Research in Motion (RIM), the company behind BlackBerry smartphones and the struggling PlayBook tablet, faces a new security threat after Ben Nell, a consultant with the Intrepidus Group, and colleague Zach Lanier, a principal consultant with Intrepidus, announced the flaw during the Infiltrate Security Conference in Miami this week. The security flaw allows hackers to tap into a connection made between the tablet and handheld devices, according to a report on ThreatPost, a Kaspersky Lab security news site.
The report said the authentication token for BlackBerry Bridge, which uses Bluetooth technology to connect the two devices, could be located and acquired, allowing a hacker to access sensitive information, including email accounts. ThreatPost quoted Lanier, explaining while the Bridge is active, the token is in a place that is essentially world-readable, and the file being in a place that is world-readable is the issue that causes the problem with the Bridge sessions.
"The BlackBerry PlayBook issue described at the Infiltrate security conference has been resolved with BlackBerry PlayBook OS 2.0, which is scheduled to be available as a free download to customers in February 2012," RIM said in a statement published on ThreatPost. "There are no known exploits, and risk is mitigated by the fact that a user would need to install and run a malicious application after initiating a BlackBerry Bridge connection with their BlackBerry smartphone."
This isn't the first security flaw RIM has dealt with concerning the tablet, as it faces struggling sales in light of competition from an increasingly crowded tablet market. In December, the company patched a flaw that allowed users to jailbreak the PlayBook, but hackers soon found another security hole to exploit. On Dec. 5, a team of hackers, led by "Neuralic," released Dingelberry, a jailbreak tool, to make it easier for users to jailbreak their own PlayBook tablets in order to gain root access on the device.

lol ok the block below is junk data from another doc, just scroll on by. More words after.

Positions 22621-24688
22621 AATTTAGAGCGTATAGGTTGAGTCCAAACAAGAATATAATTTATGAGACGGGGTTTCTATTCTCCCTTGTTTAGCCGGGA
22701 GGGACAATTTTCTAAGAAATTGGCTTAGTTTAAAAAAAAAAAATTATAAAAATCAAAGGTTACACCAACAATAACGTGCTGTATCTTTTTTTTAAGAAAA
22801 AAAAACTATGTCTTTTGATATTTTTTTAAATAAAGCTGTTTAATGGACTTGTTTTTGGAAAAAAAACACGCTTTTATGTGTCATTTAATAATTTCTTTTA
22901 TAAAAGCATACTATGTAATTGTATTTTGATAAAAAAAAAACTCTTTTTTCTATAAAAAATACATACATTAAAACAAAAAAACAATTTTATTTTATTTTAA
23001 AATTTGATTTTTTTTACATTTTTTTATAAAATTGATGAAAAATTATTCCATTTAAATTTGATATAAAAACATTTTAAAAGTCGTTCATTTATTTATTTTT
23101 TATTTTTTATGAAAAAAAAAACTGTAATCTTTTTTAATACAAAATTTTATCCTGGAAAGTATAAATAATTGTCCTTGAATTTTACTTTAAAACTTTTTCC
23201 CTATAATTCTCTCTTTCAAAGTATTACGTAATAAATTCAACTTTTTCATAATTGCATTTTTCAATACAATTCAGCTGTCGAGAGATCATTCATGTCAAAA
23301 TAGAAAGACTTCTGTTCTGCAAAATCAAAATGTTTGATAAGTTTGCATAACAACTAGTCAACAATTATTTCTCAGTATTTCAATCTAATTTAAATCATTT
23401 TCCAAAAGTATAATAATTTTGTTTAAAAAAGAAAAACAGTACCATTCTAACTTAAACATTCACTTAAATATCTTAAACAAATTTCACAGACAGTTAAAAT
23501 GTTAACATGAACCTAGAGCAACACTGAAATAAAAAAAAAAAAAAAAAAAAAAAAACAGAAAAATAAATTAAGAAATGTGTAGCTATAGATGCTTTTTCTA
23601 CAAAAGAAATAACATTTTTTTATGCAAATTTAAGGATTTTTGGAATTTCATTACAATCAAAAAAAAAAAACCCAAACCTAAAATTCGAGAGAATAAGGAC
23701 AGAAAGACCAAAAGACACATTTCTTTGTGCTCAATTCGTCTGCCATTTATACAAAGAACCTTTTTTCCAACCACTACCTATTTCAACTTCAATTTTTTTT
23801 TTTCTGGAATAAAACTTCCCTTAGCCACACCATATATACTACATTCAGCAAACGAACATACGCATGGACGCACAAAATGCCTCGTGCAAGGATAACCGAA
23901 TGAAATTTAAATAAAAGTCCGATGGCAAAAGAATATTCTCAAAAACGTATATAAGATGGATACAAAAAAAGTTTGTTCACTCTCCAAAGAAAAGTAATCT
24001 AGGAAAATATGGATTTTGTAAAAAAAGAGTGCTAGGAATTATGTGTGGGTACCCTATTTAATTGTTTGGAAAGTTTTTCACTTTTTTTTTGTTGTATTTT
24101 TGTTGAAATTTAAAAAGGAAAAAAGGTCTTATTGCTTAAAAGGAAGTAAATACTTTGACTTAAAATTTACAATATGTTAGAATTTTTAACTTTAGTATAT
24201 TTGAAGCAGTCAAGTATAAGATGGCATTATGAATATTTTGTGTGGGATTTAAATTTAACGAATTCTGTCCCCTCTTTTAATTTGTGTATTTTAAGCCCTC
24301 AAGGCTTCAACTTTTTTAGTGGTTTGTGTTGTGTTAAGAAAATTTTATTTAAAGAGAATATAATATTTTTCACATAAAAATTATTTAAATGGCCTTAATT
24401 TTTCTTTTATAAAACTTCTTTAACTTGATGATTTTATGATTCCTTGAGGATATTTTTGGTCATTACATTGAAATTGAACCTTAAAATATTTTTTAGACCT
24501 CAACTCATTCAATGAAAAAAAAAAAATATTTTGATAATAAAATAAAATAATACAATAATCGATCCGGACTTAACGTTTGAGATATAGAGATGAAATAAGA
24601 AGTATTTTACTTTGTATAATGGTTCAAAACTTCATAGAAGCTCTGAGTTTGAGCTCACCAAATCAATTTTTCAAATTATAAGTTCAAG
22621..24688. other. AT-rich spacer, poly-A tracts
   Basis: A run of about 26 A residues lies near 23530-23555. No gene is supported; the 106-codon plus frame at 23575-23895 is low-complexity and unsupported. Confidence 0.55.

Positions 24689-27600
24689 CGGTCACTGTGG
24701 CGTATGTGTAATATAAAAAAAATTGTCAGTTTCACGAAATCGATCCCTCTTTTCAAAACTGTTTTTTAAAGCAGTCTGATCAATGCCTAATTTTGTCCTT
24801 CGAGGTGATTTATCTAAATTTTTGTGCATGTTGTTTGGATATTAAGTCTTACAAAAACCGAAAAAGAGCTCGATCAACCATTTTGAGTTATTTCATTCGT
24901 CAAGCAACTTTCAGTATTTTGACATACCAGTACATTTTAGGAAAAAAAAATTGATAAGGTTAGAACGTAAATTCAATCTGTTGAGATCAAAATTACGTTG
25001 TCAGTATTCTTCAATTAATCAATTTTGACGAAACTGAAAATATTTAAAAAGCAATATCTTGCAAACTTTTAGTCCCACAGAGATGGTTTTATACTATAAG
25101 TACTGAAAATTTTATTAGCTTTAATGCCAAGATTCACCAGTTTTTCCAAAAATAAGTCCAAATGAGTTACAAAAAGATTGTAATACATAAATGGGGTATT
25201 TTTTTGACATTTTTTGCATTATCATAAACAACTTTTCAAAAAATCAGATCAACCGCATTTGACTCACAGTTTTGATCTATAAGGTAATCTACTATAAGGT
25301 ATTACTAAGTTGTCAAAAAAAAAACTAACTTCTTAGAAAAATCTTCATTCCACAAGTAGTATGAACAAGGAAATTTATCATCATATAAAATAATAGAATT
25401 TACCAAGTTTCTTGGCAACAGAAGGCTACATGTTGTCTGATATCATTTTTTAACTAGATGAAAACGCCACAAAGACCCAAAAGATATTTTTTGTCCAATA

RIM released an over-the-air update Dec. 6 to fix the flaw, but within hours of the patch, there was an updated version of Dingleberry available, exploiting a completely different flaw. RIM said the jailbreak exploited a security flaw in PlayBook's operating system, based on software from QNX, and that the company's BlackBerry smartphones were not vulnerable.
RIM unveiled the long-awaited software update for the PlayBook at this week's Consumer Electronics Show (CES) in Las Vegas. Dubbed PlayBook OS 2.0, the software update includes features demanded by users when the 7-inch tablet made its initial debut in April 2011. In addition to integrated messaging and calendar apps, the PlayBook will also offer a Video Store with new releases for rent or purchase. There is a palette of tools for rich-text email composing and editing, as well as updated document-editing capabilities. A new "reading view" for the Web browser will offer a streamlined way to read online news articles or Websites with large amounts of text. RIM said it plans on making the update available for download in February.